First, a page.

You can see the word LIBERTY on the coin’s obverse top rim and the date 1979 below the bust. The motto IN GOD WE TRUST is placed on the left coin side, in front of Washington’s neck.
On the other side is the mint mark D or S, depending on the mint where the coins were struck. Coins produced in Philadelphia had that side blank since 1979 was the last year this mint released quarters without the letter P.
The reverse of the 1979 Washington quarter
You can see a sizable American eagle with fully outspread wings in the reverse center. It holds an arrow bundle in its clutches that represents war above olive branches symbolizing peace.
The inscription UNITED STATES OF AMERICA and the denomination QUARTER DOLLAR are struck along the coin rim, while the Latin saying E PLURIBUS UNUM is above the eagle’s head.
1979 Washington quarter
|Face value||25 cents ($0.25)|
|Compound||Clad (pure copper center with a coat of 75% copper and 25% nickel, meaning the overall composition contains 8.33% nickel and 91.67% copper)|
|Coin weight||0.2 ounces (5.67 g)|
|Coin diameter||0.95512 inches (24.26 mm)|
|Coin thickness||0.06890 inches (1.75 mm).|
|Edge||Reeded, with 119 reeds|
Other features of the 1979 Washington quarter
The 1979 Washington quarter, with a face value of 25 cents, contains a pure copper center coated with a layer made of 75% copper and 25% nickel. In other words, it is practically made of 91.67% copper.
This 0.06890 inches (1.75 mm) thick coin weighs precisely 0.2 ounces (5.67 g) and has a diameter of 0.95512 inches (24.26 mm). It comes with 119 reeds along the edge and is round, like other American coinage.
1979 Washington Quarter Value Guides
Three mints produced 1,012,174,955 Washington quarters in 1979 for everyday use. That number included 3,677,175 proofs minted in San Francisco and coins from regular clad from Denver and Philadelphia.
The curiosity was specimens struck with the S mint mark since you can recognize two types produced this particular year:
- 1979 S Washington quarter type 1 with filled S
- 1979 S Washington quarter type 2 with clear S
Both coin types are more pricey than regular coins, but those with a clear S are typically more collectible. Therefore, you should pay a bit more for them.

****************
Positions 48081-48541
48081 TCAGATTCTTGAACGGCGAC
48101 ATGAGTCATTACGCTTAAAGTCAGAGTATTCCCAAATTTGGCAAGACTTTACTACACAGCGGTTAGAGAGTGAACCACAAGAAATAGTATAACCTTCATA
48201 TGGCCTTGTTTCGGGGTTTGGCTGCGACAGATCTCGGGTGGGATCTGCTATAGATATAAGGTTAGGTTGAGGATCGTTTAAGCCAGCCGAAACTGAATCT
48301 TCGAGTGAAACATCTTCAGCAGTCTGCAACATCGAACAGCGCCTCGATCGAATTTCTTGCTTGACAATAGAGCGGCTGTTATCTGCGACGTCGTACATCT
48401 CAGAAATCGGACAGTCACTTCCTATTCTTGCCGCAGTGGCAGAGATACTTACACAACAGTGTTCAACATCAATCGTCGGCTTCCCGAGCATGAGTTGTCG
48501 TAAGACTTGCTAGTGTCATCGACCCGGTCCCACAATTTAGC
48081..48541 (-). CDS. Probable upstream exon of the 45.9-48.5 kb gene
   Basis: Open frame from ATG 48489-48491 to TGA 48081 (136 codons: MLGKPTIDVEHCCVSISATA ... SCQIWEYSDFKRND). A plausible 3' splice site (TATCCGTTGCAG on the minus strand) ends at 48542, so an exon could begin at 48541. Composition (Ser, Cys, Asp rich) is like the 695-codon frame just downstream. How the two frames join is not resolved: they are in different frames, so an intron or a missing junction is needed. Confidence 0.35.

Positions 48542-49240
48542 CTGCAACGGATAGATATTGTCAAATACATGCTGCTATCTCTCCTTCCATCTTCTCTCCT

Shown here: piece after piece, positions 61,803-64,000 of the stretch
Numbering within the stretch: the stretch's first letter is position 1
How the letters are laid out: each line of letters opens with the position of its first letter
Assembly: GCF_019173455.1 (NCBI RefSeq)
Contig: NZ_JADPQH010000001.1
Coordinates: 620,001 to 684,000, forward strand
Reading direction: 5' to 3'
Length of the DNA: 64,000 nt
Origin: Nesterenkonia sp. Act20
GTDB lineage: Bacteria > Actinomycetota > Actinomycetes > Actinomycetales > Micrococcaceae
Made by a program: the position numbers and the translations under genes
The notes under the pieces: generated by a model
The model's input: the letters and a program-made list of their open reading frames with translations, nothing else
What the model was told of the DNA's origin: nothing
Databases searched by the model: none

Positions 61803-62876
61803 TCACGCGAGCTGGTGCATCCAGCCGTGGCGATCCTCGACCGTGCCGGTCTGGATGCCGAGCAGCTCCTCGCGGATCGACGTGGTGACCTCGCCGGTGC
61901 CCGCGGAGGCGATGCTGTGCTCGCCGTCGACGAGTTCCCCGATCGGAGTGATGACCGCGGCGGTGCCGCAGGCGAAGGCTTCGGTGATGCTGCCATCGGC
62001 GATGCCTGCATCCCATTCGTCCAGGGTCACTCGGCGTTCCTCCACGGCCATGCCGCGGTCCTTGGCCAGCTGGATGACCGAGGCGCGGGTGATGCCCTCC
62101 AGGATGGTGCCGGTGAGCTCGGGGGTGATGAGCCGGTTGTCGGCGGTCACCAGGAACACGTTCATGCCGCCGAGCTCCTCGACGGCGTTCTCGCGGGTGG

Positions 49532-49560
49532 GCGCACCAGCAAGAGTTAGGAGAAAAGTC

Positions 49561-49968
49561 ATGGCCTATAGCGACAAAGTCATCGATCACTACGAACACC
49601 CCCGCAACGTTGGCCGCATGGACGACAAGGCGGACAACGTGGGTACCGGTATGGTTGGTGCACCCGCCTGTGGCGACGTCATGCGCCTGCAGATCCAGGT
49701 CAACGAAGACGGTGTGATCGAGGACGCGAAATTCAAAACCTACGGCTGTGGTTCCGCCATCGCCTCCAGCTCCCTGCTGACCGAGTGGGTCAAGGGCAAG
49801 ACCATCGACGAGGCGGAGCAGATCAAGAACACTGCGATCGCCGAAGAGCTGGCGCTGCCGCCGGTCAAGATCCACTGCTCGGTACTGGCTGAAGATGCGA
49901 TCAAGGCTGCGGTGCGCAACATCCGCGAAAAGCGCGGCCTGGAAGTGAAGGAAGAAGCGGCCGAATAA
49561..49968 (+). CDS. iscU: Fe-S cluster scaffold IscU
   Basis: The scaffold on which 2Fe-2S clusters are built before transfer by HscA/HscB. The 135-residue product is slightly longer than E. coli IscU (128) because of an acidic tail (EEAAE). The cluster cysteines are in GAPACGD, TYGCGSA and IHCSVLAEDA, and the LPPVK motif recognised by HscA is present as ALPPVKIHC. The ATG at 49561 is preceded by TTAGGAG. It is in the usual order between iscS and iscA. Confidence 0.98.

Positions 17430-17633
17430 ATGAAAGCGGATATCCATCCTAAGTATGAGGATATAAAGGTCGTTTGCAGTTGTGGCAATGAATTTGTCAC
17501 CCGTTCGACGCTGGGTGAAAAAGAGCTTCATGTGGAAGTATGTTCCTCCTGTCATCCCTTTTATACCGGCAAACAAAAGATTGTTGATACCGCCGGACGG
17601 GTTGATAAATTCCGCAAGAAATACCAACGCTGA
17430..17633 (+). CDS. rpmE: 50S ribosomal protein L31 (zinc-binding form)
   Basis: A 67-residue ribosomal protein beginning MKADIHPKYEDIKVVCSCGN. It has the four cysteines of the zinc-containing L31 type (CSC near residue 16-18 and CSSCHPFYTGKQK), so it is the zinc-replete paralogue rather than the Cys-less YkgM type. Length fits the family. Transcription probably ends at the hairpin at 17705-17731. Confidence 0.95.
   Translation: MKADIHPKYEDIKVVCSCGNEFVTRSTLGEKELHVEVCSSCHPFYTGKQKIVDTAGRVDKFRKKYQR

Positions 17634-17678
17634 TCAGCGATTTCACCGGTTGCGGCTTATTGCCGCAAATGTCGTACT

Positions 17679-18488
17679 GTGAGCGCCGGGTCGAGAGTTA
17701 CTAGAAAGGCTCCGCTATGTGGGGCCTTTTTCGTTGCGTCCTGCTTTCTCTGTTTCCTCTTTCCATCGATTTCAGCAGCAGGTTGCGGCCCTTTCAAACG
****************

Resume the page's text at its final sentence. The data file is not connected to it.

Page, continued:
1979 No Mint Washington quarter Value
The Philadelphia struck 518,708,000 No Mint mark Washington quarters in 1979 with clad composition. Most are abundant on the current coin market, meaning their price is typically low.
1979 Washington quarter value
|Condition||1979 No Mint mark quarter||1976 D quarter|
|MS 66||$20 to $24||$18 to $21.60|
|MS 67||$120 to $144||$275 to $330|
Depending on the condition, most pieces are worth $0.25 to $25, but those with MS 67 ranging can reach $120 to $145. The most expensive is the 1979 No Mint mark MS 68 clad Washington quarter sold at Heritage Auctions in 2022 for an impressive $1,440.
1979 D Washington quarter Value
Precisely 489,789,780 Washington quarters came from the Denver mint in 1979, or just a little less than the mintage reached in the Philadelphia mint. Even their prices are similar, and you should pay $0.25 to $20 per piece, depending on quality.
The most pricey are coins in an MS 67 grade, and most dealers will pay approximately $275 to $330 for them. The remarkable 1979 D MS 67 clad Washington quarter won the auction record. One collector paid $1,078 for it at Great Collections in 2014.
1979 S proof Washington quarter Type 1 and Type 2
The San Francisco mint produced 3,677,000 Washington quarters in 1979, and you can recognize two types. Both are proof coins. Type 1 has a filled and less distinct S mint mark on the right side of the obverse. It typically costs $4 to $20 on the market.
Most collectors avoid this type as less desirable, so its price is almost always lower than Type 2. However, some of these coins are more costly. For instance, one collector bought the 1979 S PR 70 DCAM Type 1 clad Washington quarter for $403 in 2003 at Heritage Auctions.